The softball team plays its home games at Ambler Campus. The Owls are 6-6 at home this year and 17-17 overall.

Sophomore hurdler shines for men’s track Josh McFrazier led men’s track at the Florida Relays. AVERY MAEHRER The Temple News When the men’s track and field team headed down south recently to take part in the Florida Relays, sophomore Josh McFrazier was a standout for the Owls. He raced the 110-meter hurdles, turning in an Intercollegiate Association of Amateur Athletes of America qualifying time of 14.33 seconds. The New Brighton, Pa. native finished 31 out of the 54 athletes in the event. The meet,

which took place on April 6 to 7 at the University of Florida, featured universities from all across the country. McFrazier said he wasn’t particularly pleased with his performance. “[The Florida Relays] wasn’t what I wanted it to be,” McFrazier said. “The track was nice, and it felt good. But I didn’t have the race I wanted.” But coach Eric Mobley said McFrazier is showing improvement compared to last season and is pleased with the hurdler’s efforts so far this season. “I’m very impressed with [McFrazier],” Mobley said. “He’s kind of matured a bit from his freshman year. He’s re-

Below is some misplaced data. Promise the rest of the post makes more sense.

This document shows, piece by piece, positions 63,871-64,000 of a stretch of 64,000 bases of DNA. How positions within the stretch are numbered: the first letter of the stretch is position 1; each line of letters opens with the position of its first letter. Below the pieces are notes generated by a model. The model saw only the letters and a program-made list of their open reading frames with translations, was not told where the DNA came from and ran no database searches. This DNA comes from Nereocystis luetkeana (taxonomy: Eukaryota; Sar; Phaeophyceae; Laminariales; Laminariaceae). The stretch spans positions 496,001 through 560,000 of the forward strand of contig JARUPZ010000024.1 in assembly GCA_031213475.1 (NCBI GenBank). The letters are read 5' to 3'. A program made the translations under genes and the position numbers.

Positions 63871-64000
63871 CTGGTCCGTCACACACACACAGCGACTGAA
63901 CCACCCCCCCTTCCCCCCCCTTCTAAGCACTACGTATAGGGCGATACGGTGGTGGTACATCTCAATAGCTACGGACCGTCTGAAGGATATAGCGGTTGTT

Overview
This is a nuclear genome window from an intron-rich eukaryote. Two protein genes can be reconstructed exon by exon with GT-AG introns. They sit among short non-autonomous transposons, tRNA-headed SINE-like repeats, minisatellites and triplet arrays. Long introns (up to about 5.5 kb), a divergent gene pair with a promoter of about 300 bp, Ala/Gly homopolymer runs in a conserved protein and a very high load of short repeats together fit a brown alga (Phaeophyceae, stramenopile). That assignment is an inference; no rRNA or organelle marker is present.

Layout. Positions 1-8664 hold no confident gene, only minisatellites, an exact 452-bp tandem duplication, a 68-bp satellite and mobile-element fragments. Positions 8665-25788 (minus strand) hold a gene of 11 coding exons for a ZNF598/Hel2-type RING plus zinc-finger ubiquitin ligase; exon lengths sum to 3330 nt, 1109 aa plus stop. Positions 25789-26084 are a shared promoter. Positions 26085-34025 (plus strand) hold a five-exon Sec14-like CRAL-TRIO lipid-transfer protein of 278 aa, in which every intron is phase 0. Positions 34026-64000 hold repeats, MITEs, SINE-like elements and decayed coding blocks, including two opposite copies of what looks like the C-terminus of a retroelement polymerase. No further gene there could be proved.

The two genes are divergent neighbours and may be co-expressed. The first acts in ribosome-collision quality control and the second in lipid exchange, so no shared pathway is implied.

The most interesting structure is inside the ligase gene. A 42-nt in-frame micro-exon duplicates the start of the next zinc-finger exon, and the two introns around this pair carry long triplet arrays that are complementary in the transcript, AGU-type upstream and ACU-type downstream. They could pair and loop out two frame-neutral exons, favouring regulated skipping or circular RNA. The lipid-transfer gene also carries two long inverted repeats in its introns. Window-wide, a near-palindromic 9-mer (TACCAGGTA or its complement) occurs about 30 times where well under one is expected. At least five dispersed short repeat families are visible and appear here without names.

alizing the talent that he has and he’s just trying to take it to the next level.” Freshman Cullen David set a new personal best time in the 1,500-meter run and finished 18 out of 39 runners. Then, in the second day of competition, Davis, McFrazier, senior Louis Parisi and junior Dylan Pensyl participated in the 1,600-meter sprint relay squad, posting an IC4A time in their sixth-place finish. Sophomore Gabe Pickett also posted an IC4A qualifying mark of 14.55 meters in the triple jump. On the whole, Mobley said he was content with how the team competed in what was the team’s biggest test of the season